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My favorite dog park here in Wilmington, Delaware, where I live is Talley Day Bark Park off Foulk Road. For most people in North Wilmington, this seems to be the hot spot, especially on the weekends. But as a dog trainer, I may view dog parks a little differently than the average park visitor. And I don’t think I’m alone. When researching this post on dog parks, I found countless opinion pieces from other trainers on this very topic. So, suffice it to say, I’m going to add in my opinion to the mix.

Talley Park is great in that it has two separate, fenced-in sections that divide the dogs by size. That is a must for any dog park. Never bring your little dog into a dog park full of large dogs. It’s not safe and not fair to your pup. An attack, or worse, can cause trauma to your small dog that she may never get over. But I’ll get to some more park etiquette suggestions soon. First, I want to tell you about my personal experience with dog parks.image6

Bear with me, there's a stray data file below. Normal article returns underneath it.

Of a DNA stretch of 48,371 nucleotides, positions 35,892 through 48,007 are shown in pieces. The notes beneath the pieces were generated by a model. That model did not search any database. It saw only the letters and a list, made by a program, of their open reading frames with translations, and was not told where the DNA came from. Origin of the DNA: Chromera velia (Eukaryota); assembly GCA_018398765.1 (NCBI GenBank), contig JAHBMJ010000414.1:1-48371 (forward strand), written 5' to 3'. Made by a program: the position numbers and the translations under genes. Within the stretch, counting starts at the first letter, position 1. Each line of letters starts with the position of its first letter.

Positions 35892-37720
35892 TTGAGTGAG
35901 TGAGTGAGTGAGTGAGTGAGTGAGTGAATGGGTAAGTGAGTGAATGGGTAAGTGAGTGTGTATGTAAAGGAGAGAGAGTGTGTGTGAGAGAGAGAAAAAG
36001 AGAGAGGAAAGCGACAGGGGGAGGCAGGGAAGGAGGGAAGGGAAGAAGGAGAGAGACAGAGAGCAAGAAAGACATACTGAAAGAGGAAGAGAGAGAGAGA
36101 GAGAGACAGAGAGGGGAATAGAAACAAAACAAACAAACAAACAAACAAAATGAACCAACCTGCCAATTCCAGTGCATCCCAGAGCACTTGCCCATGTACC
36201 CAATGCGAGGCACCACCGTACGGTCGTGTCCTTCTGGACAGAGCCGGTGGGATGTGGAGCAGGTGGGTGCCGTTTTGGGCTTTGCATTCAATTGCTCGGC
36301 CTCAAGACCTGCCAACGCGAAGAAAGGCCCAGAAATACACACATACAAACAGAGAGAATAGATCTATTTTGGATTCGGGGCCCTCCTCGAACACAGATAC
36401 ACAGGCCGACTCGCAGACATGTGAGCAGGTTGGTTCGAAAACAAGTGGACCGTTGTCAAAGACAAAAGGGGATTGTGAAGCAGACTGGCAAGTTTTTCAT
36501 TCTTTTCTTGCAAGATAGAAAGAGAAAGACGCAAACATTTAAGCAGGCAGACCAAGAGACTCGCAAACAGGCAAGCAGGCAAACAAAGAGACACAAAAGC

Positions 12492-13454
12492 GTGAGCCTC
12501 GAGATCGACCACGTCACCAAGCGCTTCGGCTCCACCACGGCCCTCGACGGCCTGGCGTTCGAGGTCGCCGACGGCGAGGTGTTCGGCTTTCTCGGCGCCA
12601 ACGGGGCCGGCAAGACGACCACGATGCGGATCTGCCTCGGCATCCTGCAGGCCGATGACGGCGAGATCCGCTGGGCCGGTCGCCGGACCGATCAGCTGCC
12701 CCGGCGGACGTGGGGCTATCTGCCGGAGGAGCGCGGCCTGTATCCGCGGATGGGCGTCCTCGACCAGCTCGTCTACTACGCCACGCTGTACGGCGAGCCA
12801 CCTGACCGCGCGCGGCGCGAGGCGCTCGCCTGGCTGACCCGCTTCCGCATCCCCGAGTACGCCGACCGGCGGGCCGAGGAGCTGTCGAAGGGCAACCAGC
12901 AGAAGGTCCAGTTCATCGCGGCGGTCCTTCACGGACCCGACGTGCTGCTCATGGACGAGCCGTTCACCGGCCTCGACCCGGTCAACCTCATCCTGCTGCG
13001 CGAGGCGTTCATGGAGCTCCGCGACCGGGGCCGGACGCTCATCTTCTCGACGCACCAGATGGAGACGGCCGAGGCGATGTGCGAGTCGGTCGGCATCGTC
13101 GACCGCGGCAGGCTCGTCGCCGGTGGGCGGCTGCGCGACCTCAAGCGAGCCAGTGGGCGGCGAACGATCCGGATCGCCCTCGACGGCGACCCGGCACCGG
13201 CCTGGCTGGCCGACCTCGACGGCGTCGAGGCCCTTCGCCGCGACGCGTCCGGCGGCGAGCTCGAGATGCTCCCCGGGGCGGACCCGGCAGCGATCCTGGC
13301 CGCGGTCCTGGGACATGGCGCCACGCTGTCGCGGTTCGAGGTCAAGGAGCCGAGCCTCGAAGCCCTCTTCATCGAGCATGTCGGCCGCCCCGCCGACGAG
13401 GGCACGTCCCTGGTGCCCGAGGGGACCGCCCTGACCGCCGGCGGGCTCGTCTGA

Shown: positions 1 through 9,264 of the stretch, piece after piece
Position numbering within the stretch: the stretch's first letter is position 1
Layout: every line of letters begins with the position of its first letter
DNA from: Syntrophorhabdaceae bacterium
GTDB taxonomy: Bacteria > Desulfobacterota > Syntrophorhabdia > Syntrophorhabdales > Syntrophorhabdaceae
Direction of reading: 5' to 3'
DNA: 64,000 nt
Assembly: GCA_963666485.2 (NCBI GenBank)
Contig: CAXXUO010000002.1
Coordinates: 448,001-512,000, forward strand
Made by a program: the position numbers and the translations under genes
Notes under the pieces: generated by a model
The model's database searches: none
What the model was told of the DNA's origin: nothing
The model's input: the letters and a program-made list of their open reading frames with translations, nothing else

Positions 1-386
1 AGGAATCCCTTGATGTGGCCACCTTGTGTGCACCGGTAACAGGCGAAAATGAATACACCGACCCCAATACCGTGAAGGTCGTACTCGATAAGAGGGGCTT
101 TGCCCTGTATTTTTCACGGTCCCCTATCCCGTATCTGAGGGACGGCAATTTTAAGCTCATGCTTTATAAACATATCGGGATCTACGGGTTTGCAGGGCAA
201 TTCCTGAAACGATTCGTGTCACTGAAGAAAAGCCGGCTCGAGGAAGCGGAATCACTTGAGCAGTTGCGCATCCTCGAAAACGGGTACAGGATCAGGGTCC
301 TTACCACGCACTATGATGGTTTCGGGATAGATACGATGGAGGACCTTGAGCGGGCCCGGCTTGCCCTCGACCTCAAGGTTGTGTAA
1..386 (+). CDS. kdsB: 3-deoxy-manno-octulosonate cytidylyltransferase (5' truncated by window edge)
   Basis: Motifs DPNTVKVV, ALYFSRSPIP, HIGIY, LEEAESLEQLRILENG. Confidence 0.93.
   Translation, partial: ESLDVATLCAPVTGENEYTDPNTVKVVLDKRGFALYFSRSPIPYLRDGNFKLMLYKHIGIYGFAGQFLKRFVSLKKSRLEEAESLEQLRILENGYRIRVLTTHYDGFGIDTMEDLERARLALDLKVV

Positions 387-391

Before I become a trainer, I had a newly adopted female Pit Bull that was about a year old. I started bringing her to Talley Park on the weekends for some socialization and exercise. On the weekends, there can be upwards of 15 dogs in the Bark Park at any time, which can be very problematic. Maggie spent most of her time sitting next to me on the bench or behind my legs, with brief bursts of running with the other dogs that lasted maybe 30 seconds. Then she’d be right back next me. I wasn’t picking up on the signals that she really wasn’t enjoying herself at the park at all. Whenever she ran around, she was mercilessly humped by other dogs and would react by becoming submissive. About the fifth or sixth time we went, I guess Maggie had had enough of the aggressive humping … she turned on the huge Doberman mounting her and was latched on to his neck in no time. Luckily, I knew the trick of pulling up on a dog’s hind legs during a fight to break it up, so it ended pretty quickly. There was some blood and the Doberman’s owner was screaming and yelling. I apologized, assured him that Maggie was up to date on her shots, and got Maggie out of there. Sadly, there was fallout to this experience. My gentle dog suddenly became reactive. You’ve probably seen this or have a reactive dog yourself–your dog barks and lunges at other dogs or people while on leash or while in the car. Maggie had never done that, but after that one experience at the dog park, she now did.